Matsumoto Furniture: 400 Years in the Making

Mon, Apr 18, 2022
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Nakamachi-dori, the preserved stretch of the old Zenkoji Kaido trade and pilgrimage route running through downtown, is a living repository of Matsumoto’s rich history and its vibrant present. Lined with wooden storefronts and fire-resistant kura style warehouse buildings, the street is home to a hundred flavors of interest.

One of them, the Mingei Kagu showroom, may seem like a high-end furniture shop that got lost and wound up here by mistake among the museums and the ice cream. But the Japanese are world-renowned woodworkers, and the centuries-old techniques of Matsumoto’s skilled craftsmen are on full and fine display here, in the form of finished products ready for the home.

 

Even if you aren’t the kind to drop three thousand dollars on a desk it’s worth stopping in and checking out. Just finish your ice cream first.

 

Matsumoto’s Woodworking History

In 1582, after a forty-year period of turbulence and chutzpah ushered in by Takeda Shingen, Sadayoshi Ogasawara resumed his family’s long-standing rule over the area. Sweeping up the debris of the past he changed the name of the town from Fukashi to Matsumoto and established the craft of furniture making as one aspect of the young castle town’s commercial and industrial face.

From there the Ogasawara clan ruled Matsumoto on and off until 1617, but Matsumoto’s furniture-making industry kept growing throughout the Edo Era, with the town producing expert joiners, carpenters, finishers, painters, and blacksmiths, all lending their skills to produce some pretty impressive bits for people’s homes.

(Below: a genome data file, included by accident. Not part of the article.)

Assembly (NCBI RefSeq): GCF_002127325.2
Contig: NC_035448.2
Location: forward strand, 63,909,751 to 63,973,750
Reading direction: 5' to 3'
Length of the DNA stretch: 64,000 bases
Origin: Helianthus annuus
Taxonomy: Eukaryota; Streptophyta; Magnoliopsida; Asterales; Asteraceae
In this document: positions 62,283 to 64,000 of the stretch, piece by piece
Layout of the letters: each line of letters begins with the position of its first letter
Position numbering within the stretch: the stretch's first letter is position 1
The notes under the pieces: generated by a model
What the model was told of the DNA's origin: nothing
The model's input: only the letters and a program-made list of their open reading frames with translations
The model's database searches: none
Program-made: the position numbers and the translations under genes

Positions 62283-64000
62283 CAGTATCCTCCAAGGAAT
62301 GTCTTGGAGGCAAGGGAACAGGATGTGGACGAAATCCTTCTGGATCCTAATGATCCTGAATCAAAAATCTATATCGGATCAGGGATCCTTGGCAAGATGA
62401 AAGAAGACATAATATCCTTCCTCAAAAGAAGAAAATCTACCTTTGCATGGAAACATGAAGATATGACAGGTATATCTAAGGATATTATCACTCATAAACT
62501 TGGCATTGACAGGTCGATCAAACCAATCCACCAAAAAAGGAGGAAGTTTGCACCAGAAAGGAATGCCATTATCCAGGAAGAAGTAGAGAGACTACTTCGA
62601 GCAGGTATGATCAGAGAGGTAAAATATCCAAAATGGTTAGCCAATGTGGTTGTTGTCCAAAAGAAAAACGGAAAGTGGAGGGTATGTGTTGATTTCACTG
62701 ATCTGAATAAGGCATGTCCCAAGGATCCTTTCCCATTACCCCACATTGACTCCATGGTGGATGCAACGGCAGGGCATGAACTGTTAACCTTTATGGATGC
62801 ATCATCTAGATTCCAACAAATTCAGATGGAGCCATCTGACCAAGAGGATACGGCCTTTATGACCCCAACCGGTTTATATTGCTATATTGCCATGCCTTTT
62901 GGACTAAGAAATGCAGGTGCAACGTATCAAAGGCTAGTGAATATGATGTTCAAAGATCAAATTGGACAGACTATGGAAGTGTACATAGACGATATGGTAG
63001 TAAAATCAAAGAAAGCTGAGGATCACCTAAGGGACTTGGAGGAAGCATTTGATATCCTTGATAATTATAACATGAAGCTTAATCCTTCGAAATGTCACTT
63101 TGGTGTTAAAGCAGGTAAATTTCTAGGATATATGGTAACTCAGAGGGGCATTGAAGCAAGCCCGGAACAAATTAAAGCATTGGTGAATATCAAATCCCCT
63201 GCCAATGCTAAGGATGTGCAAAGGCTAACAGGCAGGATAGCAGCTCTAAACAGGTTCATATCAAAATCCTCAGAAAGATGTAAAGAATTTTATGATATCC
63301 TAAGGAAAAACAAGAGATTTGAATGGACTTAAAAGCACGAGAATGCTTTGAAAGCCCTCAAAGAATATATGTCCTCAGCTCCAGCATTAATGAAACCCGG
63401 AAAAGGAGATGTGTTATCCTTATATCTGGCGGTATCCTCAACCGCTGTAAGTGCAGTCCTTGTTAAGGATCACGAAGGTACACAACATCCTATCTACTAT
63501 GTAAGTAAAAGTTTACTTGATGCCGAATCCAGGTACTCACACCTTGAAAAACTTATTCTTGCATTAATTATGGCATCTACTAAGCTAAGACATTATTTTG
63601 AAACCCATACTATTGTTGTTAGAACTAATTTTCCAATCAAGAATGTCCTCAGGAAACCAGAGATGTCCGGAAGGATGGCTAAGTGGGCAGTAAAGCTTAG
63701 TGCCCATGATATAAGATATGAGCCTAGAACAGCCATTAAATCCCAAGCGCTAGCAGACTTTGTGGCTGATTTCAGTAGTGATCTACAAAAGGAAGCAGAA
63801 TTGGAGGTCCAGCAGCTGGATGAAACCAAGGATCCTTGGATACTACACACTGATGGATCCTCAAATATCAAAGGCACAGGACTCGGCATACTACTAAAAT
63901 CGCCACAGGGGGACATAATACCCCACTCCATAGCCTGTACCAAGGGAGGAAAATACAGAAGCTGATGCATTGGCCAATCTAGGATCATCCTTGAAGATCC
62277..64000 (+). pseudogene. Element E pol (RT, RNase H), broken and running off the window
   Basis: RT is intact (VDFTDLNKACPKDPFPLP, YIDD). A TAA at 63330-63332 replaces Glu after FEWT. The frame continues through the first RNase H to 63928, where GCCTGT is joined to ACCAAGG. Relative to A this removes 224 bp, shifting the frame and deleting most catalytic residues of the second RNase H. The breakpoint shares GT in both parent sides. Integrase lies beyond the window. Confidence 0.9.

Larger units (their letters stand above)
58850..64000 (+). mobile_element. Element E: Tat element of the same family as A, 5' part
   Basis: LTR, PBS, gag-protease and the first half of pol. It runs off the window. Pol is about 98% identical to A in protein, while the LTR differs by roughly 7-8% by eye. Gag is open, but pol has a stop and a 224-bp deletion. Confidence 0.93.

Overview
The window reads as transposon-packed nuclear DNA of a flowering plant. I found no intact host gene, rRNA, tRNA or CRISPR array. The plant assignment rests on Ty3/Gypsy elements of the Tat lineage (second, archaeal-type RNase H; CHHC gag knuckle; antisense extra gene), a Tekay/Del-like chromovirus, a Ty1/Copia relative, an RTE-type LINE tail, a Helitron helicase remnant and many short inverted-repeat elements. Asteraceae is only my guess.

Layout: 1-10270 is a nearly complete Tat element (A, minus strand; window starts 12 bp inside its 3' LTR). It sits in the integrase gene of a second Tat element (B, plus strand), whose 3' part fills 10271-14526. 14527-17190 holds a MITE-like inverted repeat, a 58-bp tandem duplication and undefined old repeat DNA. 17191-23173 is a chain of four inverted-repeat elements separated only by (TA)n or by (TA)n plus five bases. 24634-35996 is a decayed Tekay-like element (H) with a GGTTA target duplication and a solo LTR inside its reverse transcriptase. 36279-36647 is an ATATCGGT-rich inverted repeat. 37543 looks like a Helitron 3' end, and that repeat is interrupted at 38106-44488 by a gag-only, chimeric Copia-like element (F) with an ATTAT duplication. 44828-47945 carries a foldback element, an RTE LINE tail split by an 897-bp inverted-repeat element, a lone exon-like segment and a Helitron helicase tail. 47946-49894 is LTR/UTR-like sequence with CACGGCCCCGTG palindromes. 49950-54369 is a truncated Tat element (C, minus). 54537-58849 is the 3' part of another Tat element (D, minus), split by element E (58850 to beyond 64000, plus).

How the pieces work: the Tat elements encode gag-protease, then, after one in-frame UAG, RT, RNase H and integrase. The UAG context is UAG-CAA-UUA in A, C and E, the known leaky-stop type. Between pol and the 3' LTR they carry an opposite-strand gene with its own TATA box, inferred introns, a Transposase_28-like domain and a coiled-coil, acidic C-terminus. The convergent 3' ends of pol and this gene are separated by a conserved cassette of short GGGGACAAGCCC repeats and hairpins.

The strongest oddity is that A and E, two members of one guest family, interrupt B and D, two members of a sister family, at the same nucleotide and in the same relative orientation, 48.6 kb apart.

By the late Edo Period the craftsmen of Matsumoto were producing Japanese furniture of the highest quality, including a popular piece called a tatami-tansu, a stout chest of drawers with iron handles, locks and fittings. It is said that the kazariya and the locksmiths who forged these iron attachments were in such demand that by the beginning of the Meiji Era they filled the majority of the more than sixty homes lining the part of the Zenkoji Kaido running north from the Metoba River.

A few of the thousands of tatami-tansu born in Matsumoto

 

Trade Expansion

Initially the wood workers of Matsumoto acted as local craftsmen, their tatami-tansu and their dining tables used in homes in and around the castle town. This would change as their reputation spread.

Records show that in 1884 there were 5,600 dining tables produced in Matsumoto, with 4,000 of these exported to the Tokyo, Aichi, and Yamanashi regions. It’s amazing what you can get done when you aren’t being attacked by Takeda Shingen.

The development of rail transport furthered advanced the furniture-making biz. In 1902 the Shinonoi Train Line opened up transportation between Matsumoto and Shiojiri, followed in 1911 by the Chuo Line connecting Matsumoto with Tokyo and Nagoya. Furniture was flying everywhere.

The turn of the century also saw the birth of the Shinano Sanrinkai, the regional Forestry Association. There were literal forests of high-quality timber to be found all over, to the north in Azumi, to the south in Ina, and in all the wooded mountains in between. The Sanrinkai would serve to help properly utilize Shinshu’s plentiful cherry birch, oak, ash, zelkova (Japanese elm) and chestnut while improving the quality of furniture and increasing production.